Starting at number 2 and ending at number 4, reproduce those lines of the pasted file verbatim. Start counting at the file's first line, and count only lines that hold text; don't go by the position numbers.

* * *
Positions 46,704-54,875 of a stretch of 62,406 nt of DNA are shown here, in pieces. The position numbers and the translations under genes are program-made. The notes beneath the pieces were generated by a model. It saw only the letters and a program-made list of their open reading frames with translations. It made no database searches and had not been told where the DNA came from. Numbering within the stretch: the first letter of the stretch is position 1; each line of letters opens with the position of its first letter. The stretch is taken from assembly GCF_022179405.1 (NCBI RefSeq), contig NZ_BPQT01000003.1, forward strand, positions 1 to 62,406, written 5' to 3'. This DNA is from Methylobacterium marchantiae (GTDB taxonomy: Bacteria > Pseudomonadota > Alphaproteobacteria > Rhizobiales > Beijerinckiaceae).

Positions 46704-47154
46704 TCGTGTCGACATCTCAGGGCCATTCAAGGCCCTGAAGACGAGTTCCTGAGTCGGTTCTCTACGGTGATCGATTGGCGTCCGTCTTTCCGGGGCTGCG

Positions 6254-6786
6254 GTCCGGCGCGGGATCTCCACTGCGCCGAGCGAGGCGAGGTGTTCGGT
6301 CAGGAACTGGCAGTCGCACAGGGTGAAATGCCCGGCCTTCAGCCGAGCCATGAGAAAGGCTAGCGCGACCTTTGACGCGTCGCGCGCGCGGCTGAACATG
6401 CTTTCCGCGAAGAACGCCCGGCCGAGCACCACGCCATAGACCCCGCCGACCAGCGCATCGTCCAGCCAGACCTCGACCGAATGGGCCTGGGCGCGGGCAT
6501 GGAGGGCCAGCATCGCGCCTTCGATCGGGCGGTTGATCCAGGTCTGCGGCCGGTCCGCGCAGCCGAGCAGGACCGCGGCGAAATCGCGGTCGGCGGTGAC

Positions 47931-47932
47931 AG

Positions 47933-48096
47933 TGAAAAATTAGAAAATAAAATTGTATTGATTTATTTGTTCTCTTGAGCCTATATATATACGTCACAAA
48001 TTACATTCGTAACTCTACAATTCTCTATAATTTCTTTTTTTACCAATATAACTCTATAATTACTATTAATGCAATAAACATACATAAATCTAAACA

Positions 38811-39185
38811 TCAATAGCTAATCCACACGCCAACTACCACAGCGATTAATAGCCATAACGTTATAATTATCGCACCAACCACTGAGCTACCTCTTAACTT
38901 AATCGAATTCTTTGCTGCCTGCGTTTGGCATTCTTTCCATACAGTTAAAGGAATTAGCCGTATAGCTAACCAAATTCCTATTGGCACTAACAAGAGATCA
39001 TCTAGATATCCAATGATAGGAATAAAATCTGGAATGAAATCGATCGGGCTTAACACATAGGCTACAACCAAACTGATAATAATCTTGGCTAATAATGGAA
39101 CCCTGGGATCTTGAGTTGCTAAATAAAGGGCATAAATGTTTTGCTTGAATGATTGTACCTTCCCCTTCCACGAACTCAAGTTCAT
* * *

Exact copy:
Positions 46704-47154
46704 TCGTGTCGACATCTCAGGGCCATTCAAGGCCCTGAAGACGAGTTCCTGAGTCGGTTCTCTACGGTGATCGATTGGCGTCCGTCTTTCCGGGGCTGCG

Positions 6254-6786